Articles: Part III
Gary Sherman Interview:
Interesting to know that Mr. Sherman was originally considered for the directing role on "Poltergeist II". It's a good interview, but keep in mind that his claim about Heather passing away before they could film the original ending is not accurate. For the real story (she died before they could do a RE-SHOOT of the ending), check out
Here's the Interview:
Q: I was 12 when ‘Poltergeist 3’ came out, and although I wasn’t initially aware of the problems thru-out the production until much later on, I really, really enjoyed it. I have very fond memories of seeing it all the time on cable. How’d you get involved in that project and was it difficult or intimidating for you to write and direct the 3 rd movie knowing that you were following up two successful films?
Sherman: First of all, I was approached to do Poltergeist 2 before Brian (Gibson). And for several reasons, I didn’t do it. I had just written a pilot for NBC, and the pilot got picked up for production and I had already committed to directing it. And also… I felt that the budget for 2 was a little over-inflated for what it needed to be. There were a lot of people involved in the production and there was a lot of money being spent on the production that wasn’t going to end up on the screen. And that’s always been a real major thing for me. When I make a movie, I want the money on the screen, I don’t want the money going into lining the pockets of all kinds of people, including myself. I think the idea is to take that money and give that money to your audience, and not keep that money for yourself. That’s the way I’ve always been with all my productions. So, anyway, it just didn’t work out when it came to Part 2.
‘Vice Squad’ had been out there already and it was a film that had gotten a lot of attention from other directors. I can’t tell you the number of director’s that contacted me after ‘Vice Squad’ and just started talking to me about what a significant film it was. It was really mind boggling for me, but also humbling to get calls from Walter Hill, and John Milius and Martin Scorcese. (laughs) John Milius had told me how he sat and watched it with Steven Speilberg and supposedly that’s how my name got brought up for Poltergeist 2. This is second hand information, but that’s what I’d heard. I wasn’t available for it, so it just didn’t work out, but when they decided to do ‘Poltergeist 3’, they came to me first before they went to anyone else and said, “Would you like to do Poltergeist 3 and would you like to produce it, write it and direct it?” The producer’s of ‘Death Line’ were at that time running MGM, and I had a long standing relationship with them, so I said OK.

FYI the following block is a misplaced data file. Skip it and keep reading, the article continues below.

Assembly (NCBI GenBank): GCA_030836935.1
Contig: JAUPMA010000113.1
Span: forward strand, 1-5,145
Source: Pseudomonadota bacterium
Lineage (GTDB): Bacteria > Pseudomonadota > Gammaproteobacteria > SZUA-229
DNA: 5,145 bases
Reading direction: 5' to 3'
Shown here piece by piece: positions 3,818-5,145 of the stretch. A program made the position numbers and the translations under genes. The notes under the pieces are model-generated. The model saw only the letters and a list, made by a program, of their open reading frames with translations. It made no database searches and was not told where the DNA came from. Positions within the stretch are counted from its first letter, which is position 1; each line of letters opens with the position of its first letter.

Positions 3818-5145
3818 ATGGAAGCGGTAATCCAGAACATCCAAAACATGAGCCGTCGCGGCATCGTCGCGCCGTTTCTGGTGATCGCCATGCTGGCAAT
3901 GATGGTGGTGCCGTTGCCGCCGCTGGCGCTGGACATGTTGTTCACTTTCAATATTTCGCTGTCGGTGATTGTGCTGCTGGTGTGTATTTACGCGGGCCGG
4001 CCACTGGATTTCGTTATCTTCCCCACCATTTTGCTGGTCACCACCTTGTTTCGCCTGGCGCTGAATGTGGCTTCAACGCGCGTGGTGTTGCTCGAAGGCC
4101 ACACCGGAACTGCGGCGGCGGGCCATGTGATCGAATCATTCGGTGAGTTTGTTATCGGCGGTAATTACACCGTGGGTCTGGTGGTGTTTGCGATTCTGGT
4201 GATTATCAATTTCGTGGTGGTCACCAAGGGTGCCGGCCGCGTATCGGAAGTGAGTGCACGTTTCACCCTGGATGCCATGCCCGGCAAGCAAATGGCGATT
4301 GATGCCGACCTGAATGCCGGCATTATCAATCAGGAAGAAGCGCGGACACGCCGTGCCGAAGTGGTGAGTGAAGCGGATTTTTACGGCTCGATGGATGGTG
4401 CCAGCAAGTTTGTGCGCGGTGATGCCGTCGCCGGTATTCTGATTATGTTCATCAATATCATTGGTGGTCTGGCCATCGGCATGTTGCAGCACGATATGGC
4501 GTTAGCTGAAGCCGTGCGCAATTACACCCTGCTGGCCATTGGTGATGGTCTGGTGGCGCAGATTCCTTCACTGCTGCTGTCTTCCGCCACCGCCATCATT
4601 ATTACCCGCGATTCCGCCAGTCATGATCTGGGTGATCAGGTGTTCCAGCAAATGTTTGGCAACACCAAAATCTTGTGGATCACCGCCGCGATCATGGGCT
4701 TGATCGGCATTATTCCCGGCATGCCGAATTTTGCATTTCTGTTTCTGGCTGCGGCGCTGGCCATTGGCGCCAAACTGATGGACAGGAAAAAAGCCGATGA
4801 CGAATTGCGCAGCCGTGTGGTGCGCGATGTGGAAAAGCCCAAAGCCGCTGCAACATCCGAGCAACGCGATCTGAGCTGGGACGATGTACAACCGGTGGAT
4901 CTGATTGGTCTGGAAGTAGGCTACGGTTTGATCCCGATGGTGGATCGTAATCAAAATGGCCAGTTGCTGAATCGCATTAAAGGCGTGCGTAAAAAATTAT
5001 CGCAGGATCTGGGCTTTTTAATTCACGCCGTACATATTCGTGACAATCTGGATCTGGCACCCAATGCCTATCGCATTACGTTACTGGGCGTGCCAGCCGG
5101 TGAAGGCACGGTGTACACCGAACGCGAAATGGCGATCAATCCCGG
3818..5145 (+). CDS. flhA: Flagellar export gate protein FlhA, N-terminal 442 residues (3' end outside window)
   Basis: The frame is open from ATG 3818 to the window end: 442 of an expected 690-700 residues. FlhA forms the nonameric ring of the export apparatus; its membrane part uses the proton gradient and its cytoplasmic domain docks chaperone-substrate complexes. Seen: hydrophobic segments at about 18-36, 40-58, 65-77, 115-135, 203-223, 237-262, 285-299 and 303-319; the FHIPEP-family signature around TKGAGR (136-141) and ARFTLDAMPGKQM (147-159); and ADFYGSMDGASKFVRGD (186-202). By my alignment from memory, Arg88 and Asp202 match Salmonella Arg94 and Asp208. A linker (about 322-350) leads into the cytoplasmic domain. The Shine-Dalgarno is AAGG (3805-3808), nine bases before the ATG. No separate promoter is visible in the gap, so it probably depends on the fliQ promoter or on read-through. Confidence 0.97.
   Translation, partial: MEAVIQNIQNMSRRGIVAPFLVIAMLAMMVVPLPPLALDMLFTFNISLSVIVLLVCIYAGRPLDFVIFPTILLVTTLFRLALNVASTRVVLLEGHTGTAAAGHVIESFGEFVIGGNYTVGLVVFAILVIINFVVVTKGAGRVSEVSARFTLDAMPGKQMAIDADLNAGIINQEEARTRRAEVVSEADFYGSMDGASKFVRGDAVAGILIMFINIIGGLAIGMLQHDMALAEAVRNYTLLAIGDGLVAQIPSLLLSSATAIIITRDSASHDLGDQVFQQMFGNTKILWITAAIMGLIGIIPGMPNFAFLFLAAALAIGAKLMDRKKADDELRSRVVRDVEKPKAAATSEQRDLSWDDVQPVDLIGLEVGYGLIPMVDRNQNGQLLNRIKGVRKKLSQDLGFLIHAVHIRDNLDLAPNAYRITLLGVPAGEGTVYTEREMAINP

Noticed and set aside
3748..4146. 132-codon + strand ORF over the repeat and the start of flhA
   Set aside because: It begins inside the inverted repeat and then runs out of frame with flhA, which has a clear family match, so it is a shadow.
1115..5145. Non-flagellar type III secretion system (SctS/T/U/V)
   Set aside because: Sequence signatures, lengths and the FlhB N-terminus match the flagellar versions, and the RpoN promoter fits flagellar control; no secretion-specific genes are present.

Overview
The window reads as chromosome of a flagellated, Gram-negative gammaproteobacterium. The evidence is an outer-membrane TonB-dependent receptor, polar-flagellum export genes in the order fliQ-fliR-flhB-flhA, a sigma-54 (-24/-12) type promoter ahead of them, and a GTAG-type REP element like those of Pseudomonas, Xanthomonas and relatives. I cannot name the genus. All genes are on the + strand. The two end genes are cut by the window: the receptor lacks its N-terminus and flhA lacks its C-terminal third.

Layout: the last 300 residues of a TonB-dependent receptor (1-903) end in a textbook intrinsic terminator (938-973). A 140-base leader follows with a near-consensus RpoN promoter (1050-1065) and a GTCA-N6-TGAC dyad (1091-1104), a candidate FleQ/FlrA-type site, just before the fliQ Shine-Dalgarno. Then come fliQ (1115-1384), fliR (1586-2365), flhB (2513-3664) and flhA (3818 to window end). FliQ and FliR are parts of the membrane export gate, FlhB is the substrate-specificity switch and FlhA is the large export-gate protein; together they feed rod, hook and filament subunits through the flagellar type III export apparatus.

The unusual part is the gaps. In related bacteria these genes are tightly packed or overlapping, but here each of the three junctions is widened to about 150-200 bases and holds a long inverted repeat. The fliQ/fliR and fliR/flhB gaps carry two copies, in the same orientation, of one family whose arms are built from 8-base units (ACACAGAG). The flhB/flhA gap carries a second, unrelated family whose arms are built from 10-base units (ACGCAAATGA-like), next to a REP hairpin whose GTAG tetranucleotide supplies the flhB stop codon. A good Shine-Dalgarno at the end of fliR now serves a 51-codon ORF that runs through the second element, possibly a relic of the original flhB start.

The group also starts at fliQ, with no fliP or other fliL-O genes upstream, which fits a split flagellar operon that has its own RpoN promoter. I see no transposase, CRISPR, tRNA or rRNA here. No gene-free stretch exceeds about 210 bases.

I had just done ‘Wanted: Dead Or Alive’ (with Rutger Hauer) and they loved it. So, that’s what I ended up doing. It started out to be a lot of fun to do ‘Poltergeist 3’ and I’d sold them on the idea that this was going to be the last film ever made that has no CGI in it. Not only no CGI, but I didn’t want any opticals in the movie. I wanted no film tricks at all. I told them I think I can do the whole movie as a magic show and do every effect live on camera.
Question: I watch it and am baffled by the visual effects in the movie. Especially a lot of the tricks with the mirrors. Did you use pretty much everything you had learned on previous films about visual effects in ‘Poltergeist 3’?
Sherman: I used not only what I learned from my films, but I have a masters in photography and I went to a technical school, so you had to take scientific courses as well, so I studied physics in college. Optics were always a big thing for me. Another thing, while working my way thru school, I not only did it by being a session musician, but I also got myself a job at an optical laboratory once I got interested in film and learned how to use a lot of techniques that we don’t use anymore.
All the tricks that were used to do special effects before CGI came along, which included manipulating film and using blue screen. I had a background in that and I loved doing that stuff, and my career in commercials was really based on special effects because I used to do all kinds of special effects commercials. I loved the idea of doing long tracking shots and really manipulating the camera. I brought all of those things together to do ‘Poltergeist 3’.
It was a film I was really excited about making until Heather (O’ Rourke) died. (Carol Anne) It’s the great unfinished film. I don’t think anything could be more significant to a director then the film that he lost a star on.
Q: It must have been so difficult. I had read a bit of the backstory on the production, and I had read that you and a lot of the people involved in the film didn’t even want to complete it once Heather passed away.